Five fundamental ways in which complex food webs may spiral out of control

J.J. Lever*, Egbert H. van Nes, Marten Scheffer, Jordi Bascompte

*Corresponding author for this work

Research output: Contribution to journalArticleAcademicpeer-review


Theory suggests that increasingly long, negative feedback loops of many interacting species may destabilize food webs as complexity increases. Less attention has, however, been paid to the specific ways in which these delayed negative feedbacks’ may affect the response of complex ecosystems to global environmental change. Here, we describe five fundamental ways in which these feedbacks might pave the way for abrupt, large-scale transitions and species losses. By combining topological and bioenergetic models, we then proceed by showing that the likelihood of such transitions increases with the number of interacting species and/or when the combined effects of stabilizing network patterns approach the minimum required for stable coexistence. Our findings thus shift the question from the classical question of what makes complex, unaltered ecosystems stable to whether the effects of, known and unknown, stabilizing food-web patterns are sufficient to prevent abrupt, large-scale transitions under global environmental change.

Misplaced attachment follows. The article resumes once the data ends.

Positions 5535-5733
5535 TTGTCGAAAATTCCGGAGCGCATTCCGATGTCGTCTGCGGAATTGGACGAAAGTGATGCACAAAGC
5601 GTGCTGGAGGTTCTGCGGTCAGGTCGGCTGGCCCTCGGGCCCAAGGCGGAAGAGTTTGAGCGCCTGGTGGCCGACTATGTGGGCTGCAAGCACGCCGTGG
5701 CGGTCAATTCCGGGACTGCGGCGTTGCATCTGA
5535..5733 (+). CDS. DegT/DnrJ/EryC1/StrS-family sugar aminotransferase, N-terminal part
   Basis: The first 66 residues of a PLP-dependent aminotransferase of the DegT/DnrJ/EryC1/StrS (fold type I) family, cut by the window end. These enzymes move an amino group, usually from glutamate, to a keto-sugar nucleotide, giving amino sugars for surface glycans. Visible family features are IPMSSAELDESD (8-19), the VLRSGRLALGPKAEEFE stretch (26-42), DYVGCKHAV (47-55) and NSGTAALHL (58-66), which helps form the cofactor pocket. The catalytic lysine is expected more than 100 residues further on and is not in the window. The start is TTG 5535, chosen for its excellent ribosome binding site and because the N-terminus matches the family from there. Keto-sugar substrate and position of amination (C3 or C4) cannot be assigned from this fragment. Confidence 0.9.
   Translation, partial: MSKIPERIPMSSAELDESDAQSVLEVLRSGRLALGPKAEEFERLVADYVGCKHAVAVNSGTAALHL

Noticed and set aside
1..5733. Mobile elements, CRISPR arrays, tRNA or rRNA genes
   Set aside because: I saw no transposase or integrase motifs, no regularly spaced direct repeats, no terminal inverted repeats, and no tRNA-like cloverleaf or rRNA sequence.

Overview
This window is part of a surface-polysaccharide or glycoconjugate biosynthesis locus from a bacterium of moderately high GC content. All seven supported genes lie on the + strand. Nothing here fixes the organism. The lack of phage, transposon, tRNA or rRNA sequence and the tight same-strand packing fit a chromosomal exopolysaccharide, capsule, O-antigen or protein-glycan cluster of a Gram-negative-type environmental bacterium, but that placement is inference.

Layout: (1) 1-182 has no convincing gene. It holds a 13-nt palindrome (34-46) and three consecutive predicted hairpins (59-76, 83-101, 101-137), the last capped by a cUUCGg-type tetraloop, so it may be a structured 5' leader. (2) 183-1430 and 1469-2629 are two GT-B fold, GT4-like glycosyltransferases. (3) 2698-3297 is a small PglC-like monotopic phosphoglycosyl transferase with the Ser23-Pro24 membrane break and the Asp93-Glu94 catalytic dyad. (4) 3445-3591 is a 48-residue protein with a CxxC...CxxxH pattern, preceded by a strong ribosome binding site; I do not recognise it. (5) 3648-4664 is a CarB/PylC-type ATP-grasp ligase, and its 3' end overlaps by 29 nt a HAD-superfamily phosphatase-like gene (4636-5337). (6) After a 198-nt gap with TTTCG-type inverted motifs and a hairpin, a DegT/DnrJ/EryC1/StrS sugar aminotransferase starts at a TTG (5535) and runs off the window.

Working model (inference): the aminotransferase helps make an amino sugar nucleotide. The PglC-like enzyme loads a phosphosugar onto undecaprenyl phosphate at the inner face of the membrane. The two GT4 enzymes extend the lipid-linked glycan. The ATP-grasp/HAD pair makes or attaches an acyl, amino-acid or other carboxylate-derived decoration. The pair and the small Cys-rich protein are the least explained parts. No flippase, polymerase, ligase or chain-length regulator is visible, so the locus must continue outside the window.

Original languageEnglish
Pages (from-to)1765-1779
JournalEcology Letters
Issue number10
Early online date16 Aug 2023
Publication statusPublished - Oct 2023


  • complexity
  • critical transitions
  • delayed negative feedbacks
  • ecological networks
  • food webs
  • global environmental change
  • resilience
  • stability


Dive into the research topics of 'Five fundamental ways in which complex food webs may spiral out of control'. Together they form a unique fingerprint.

Cite this